I’m a humanitarian worker and I’ve been working on protracted conflict for the last 13 years. A protracted conflict is generally defined as a long-term, low intensity conflict. It is not all out war, also known as violent conflict, although it is considered a pre-condition for it. Colombia, Somalia and Israel are often viewed as textbook examples of protracted conflicts.
The concept stems from a theory initially developed by Edward E Azar who described Protracted social conflict as conflicts that occur, “when communities are deprived of (the) satisfaction of their basic needs on the basis of the communal identity.” Azar continues by highlighting that “the deprivation is the result of a complex causal chain involving the role of the state and the pattern of international linkages. Furthermore, initial conditions (colonial legacy, domestic historical setting, and the multi-communal nature of the society) play important roles in shaping the genesis of protracted social conflict.”
In 2002 I moved to Colombia to work with a UN agency. One of the first things that struck me was the general sense of normalcy in a country that from the outside was perceived as highly dangerous. On arrival most of my colleagues were quick to highlight that soon I would see how things were not as bad as the international media portrayed them, followed by advice such as: “don't take a cab from the street, or you might end up in the bush being sold to the guerrilla”. With nearly three thousand kidnappings and nearly 70 homicides per 100,000 a year and at the time, this advice was not to be taken lightly. People go about their daily lives accepting the status quo as normal.
The Life Peace Institute on its issue on protracted conflict asked “Can you get used to living with war?” Sadly, I quickly learned that the answer to this question is yes. The article continues “Probably, in the same way that you can somehow get used to living with physical pain, with constant stress, with disturbing noises. You get used to it, you bear with it in silence, because you have no other choice. You don’t know of any alternative.” One of my first “field missions” in Colombia was to visit IDPs, aka, internally displaced persons. Displaced by the conflict. There was a small group of wooden houses that particular stuck out to me. Having run out of available land, these houses were built on man-made islands of rubbish over swamplands and connected by planks of wood. What most people don't realize is that many of the IDPs in Colombia come from some of the most fertile regions. For the most part they were, previous to the displacement, farmers who owned land and animals, now reduced to living in planks of wood.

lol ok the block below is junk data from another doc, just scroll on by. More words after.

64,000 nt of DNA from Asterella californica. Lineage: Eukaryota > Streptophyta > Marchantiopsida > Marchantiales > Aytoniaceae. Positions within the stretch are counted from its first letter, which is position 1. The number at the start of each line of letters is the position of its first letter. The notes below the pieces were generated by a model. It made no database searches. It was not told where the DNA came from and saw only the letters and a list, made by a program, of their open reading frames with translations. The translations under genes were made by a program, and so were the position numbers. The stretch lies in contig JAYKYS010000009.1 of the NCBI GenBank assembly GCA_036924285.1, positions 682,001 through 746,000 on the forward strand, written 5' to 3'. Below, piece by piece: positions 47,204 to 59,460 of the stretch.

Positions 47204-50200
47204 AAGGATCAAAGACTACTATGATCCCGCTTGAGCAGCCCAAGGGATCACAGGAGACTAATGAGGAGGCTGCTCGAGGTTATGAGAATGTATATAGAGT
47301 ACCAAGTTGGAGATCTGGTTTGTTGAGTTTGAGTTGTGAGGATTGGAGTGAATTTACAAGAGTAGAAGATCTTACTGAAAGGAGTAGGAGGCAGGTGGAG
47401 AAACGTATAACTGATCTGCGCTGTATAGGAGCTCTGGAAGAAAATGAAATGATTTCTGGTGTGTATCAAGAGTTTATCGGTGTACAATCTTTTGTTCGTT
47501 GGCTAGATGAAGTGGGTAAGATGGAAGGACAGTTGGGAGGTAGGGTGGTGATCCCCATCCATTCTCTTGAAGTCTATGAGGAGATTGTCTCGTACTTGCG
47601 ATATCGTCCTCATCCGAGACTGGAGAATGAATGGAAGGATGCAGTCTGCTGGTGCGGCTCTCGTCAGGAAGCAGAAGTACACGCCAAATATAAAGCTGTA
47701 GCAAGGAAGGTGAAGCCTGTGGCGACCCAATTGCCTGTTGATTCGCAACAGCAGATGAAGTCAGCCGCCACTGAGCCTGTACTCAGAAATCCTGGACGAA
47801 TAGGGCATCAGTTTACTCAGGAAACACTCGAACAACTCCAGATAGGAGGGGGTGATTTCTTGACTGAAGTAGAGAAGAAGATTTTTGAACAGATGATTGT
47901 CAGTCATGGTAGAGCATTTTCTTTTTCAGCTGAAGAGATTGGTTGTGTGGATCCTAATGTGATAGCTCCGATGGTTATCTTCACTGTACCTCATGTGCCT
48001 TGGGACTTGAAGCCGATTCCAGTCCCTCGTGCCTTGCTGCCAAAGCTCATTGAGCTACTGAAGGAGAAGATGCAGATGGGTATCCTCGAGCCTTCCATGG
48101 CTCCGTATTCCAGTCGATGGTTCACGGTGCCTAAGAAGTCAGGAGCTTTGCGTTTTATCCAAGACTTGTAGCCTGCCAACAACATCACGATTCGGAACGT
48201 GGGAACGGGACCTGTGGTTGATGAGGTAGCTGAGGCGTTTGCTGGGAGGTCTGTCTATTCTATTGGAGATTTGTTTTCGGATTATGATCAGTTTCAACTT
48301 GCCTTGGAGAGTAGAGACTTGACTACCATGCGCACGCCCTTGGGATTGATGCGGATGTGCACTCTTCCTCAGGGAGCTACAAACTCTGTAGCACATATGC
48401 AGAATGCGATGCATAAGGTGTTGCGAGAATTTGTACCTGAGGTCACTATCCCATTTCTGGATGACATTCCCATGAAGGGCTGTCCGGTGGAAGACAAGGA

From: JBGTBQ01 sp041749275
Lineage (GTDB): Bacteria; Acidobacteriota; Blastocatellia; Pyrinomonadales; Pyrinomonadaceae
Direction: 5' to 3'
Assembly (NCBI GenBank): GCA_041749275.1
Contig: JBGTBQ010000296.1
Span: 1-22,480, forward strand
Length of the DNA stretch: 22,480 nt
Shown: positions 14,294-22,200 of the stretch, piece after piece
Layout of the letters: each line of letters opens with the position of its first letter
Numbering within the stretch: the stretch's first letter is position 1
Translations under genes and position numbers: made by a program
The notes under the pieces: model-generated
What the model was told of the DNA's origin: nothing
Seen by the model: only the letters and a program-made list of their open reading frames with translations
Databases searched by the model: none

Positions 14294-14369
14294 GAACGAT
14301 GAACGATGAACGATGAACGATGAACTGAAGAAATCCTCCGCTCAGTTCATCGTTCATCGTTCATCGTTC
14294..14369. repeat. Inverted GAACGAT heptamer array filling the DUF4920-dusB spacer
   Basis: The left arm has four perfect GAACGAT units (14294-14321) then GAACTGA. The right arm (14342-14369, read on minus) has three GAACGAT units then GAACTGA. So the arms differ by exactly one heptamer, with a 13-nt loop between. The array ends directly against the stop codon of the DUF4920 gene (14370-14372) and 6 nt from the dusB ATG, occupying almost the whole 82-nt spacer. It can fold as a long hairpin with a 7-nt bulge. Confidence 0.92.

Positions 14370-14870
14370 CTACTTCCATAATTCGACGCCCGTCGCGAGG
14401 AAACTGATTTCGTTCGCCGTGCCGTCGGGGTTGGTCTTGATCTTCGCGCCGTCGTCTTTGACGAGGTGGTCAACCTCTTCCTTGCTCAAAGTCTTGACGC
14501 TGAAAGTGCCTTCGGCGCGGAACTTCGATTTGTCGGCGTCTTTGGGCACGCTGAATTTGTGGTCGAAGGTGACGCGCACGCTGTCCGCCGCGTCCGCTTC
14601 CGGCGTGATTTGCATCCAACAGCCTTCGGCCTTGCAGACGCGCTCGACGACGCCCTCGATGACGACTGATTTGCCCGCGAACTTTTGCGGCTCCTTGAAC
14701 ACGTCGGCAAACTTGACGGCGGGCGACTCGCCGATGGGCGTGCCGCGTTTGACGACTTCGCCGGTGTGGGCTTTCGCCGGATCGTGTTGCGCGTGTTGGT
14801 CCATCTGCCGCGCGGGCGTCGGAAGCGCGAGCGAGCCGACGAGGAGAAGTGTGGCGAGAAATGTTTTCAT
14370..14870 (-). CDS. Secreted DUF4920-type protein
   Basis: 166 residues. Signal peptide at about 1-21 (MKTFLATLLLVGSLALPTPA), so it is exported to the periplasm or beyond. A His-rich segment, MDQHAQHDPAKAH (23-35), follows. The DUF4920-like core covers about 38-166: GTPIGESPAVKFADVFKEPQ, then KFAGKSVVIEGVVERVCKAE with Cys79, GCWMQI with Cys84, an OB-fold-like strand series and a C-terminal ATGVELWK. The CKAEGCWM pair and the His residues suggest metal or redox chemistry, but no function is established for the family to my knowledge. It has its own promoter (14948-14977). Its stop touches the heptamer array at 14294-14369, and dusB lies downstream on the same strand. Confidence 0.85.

The full obscenity of this only hit me back at the hotel, going over my pictures, and partly this was because while I was there the children were playing and laughing, the ‘homes’, while bare, proudly showcased photographs and other valued mementos on their walls. Everyone went about their business, as if living on fake rubbish islands was normal. Which brings me to my second realization at the time: not only can a person get used to living with war, it is surprisingly easy for the surrounding world to get used to it and protracted conflict, where there are no massive explosions and massacres to show for it, are particularly easy to get used to. What once seemed unthinkable becomes normal. I once counted over 50 soldiers standing on the sides of the road on my thirty minute ride from home to the office. Move on people, nothing to see here.
Humans adjust. It is for this reason that protracted conflicts easily become the forgotten wars. Unless there are international interests involved, such as is the case of Israel or Colombia, these conflicts become the backdrop hardly ever making headlines. The Western Sahara conflict comes to mind.
Since I had kids I’ve tried to stay out of trouble spots. The fact that aidwork is no longer perceived as neutral has made working in these “hot spots” more complex and ultimately dangerous. So it was with much surprise that I realised, watching the 8 o’clock news on my sofa, that I am –once again, and without my knowledge- living in a protracted conflict country.
You might wonder how this could happen. How can you not-know that you are living in a conflict. And while you do that, you are probably reviewing in your mind mental pictures of the news that you have seen. All I can tell you is what I was seeing: recent footage from Baltimore, which until last week was nicknamed (by me) yawn city.
 Azar, E., The Management of Protracted Social Conflict: Theory & Cases, Aldershot, Dartmouth, 1990 p12.
Life and Peace Institute, April 2010, New Routes Volume 15 http://www.life-peace.org/wp-content/uploads/2013/06/nr_2011_03.pdf